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Association between muscle function and low back pain in relation to pregnancy
OBJECTIVE: To investigate the association of muscle function and subgroups of low back pain (no low back pain, pelvic girdle pain, lumbar pain and combined pelvic girdle pain and lumbar pain) in relation to pregnancy.
DESIGN: Prospective cohort study.
SUBJECTS: Consecutively enrolled pregnant women seen in gestational weeks 12–18 (n = 301) and 3 months postpartum (n = 262).
METHODS: Classification into subgroups by means of mechanical assessment of the lumbar spine, pelvic pain provocation tests, standard history and a pain drawing. Trunk muscle endurance, hip muscle strength (dynamometer) and gait speed were investigated.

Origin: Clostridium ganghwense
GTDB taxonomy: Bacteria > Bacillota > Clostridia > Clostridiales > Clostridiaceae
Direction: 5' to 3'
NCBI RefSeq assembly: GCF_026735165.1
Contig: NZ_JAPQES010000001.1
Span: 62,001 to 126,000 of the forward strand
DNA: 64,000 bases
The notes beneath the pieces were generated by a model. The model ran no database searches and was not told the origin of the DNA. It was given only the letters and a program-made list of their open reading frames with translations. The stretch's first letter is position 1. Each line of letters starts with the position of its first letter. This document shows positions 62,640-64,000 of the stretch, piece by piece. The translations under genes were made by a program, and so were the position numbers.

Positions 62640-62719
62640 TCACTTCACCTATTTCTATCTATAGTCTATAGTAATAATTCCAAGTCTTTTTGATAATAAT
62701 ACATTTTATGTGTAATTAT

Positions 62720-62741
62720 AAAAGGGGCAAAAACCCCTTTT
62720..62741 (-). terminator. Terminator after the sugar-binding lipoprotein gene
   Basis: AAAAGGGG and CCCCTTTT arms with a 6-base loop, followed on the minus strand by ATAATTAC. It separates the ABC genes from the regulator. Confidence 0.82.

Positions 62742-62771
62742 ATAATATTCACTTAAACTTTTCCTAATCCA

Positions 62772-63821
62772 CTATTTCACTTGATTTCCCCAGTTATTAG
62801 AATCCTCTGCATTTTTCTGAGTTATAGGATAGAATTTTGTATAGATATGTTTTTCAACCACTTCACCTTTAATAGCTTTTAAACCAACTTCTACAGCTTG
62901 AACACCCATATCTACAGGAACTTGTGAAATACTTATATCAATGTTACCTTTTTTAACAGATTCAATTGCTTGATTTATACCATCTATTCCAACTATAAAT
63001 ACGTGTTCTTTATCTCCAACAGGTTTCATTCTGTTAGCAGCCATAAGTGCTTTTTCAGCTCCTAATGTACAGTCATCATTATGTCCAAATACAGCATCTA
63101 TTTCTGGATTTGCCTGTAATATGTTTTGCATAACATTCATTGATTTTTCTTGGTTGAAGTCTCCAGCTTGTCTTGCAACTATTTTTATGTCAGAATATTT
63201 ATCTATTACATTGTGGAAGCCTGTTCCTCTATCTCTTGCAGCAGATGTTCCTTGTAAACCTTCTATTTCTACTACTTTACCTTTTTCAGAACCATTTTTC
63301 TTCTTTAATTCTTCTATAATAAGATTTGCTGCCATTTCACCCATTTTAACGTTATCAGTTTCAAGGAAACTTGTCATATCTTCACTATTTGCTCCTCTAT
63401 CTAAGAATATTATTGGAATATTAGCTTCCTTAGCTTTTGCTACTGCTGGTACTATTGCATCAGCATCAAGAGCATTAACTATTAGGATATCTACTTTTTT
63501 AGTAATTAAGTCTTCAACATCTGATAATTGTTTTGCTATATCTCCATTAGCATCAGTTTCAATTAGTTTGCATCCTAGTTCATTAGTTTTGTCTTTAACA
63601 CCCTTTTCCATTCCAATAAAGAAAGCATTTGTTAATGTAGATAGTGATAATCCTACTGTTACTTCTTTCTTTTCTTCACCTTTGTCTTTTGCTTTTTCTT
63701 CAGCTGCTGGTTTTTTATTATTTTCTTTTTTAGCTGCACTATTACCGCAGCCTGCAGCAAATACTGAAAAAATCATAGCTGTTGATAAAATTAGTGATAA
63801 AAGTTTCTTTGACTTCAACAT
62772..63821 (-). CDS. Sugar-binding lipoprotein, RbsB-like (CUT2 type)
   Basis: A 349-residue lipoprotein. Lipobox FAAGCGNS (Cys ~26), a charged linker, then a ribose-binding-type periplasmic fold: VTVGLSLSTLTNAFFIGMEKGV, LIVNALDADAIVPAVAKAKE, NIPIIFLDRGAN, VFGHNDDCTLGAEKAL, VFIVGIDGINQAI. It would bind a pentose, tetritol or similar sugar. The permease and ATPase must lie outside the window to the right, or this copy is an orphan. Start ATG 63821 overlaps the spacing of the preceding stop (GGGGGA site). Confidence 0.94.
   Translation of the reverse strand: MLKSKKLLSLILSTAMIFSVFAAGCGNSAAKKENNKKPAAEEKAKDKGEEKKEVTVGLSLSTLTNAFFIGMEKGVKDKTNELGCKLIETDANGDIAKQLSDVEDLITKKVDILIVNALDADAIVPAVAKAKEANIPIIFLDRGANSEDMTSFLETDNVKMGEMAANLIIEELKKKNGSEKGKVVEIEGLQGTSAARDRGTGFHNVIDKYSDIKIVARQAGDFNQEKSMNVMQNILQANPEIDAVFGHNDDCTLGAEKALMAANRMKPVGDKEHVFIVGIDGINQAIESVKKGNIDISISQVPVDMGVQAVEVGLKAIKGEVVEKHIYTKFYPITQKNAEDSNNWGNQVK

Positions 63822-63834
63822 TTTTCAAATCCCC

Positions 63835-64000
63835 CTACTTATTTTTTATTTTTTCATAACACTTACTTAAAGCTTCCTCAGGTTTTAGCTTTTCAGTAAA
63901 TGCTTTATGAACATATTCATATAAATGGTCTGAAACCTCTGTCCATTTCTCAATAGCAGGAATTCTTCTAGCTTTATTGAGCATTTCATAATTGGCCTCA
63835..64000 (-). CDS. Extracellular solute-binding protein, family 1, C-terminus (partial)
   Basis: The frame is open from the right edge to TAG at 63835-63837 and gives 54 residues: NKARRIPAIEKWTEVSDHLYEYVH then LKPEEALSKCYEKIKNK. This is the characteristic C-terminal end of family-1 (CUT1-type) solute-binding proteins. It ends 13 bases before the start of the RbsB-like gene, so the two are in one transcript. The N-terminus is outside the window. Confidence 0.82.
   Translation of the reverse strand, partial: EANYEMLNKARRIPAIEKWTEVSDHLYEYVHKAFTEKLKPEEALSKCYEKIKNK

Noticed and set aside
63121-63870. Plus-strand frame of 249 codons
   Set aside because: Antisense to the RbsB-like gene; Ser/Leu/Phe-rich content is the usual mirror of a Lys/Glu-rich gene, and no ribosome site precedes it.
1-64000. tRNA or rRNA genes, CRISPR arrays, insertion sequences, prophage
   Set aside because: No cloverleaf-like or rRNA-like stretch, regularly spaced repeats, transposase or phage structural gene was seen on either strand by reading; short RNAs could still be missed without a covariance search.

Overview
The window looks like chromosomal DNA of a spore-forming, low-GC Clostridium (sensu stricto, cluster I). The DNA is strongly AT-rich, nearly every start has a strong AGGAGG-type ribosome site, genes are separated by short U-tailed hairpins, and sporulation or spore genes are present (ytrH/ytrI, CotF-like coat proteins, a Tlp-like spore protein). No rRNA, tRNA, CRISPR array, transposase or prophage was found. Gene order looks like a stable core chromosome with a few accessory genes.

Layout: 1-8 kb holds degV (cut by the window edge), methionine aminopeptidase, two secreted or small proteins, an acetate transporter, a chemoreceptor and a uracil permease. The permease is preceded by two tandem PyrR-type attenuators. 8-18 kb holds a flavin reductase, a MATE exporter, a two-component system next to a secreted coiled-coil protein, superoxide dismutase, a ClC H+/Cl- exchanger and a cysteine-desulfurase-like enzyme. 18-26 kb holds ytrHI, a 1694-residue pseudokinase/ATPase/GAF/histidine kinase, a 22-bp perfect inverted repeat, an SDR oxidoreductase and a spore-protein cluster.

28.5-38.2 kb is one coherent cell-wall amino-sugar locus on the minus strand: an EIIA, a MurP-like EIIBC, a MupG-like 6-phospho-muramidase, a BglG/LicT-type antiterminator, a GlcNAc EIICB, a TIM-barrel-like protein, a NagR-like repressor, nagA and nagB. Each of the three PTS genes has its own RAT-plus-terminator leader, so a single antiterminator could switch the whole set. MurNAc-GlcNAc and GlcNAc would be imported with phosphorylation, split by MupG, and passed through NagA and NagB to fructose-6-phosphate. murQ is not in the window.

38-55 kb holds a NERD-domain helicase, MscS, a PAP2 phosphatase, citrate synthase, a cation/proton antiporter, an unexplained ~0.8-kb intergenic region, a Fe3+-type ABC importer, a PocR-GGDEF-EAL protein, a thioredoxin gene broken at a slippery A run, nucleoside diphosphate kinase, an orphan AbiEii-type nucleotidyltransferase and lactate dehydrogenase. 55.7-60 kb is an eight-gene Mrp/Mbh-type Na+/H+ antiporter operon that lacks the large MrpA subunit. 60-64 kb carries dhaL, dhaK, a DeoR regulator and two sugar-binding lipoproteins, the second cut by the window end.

RESULTS: In pregnancy 116 women had no low back pain, 33% (n = 99) had pelvic girdle pain, 11% (n = 32) had lumbar pain and 18% (n = 54) had combined pelvic girdle pain and lumbar pain. The prevalence of pelvic girdle pain/combined pelvic girdle pain and lumbar pain decreased postpartum, whereas the prevalence of lumbar pain remained stable. Women with pelvic girdle pain and/or combined pelvic girdle pain and lumbar pain had lower values for trunk muscle endurance, hip extension and gait speed as compared to women without low back pain in pregnancy and postpartum (p < 0.001–0.04). Women with pelvic girdle pain throughout the study had lower values of back flexor endurance compared with women without low back pain.
CONCLUSION: Muscle dysfunction was associated with pelvic girdle pain, which should be taken into consideration when developing treatment strategies and preventive measures.
Annelie Gutke, Hans Christian Östgaard, Birgitta Öberg
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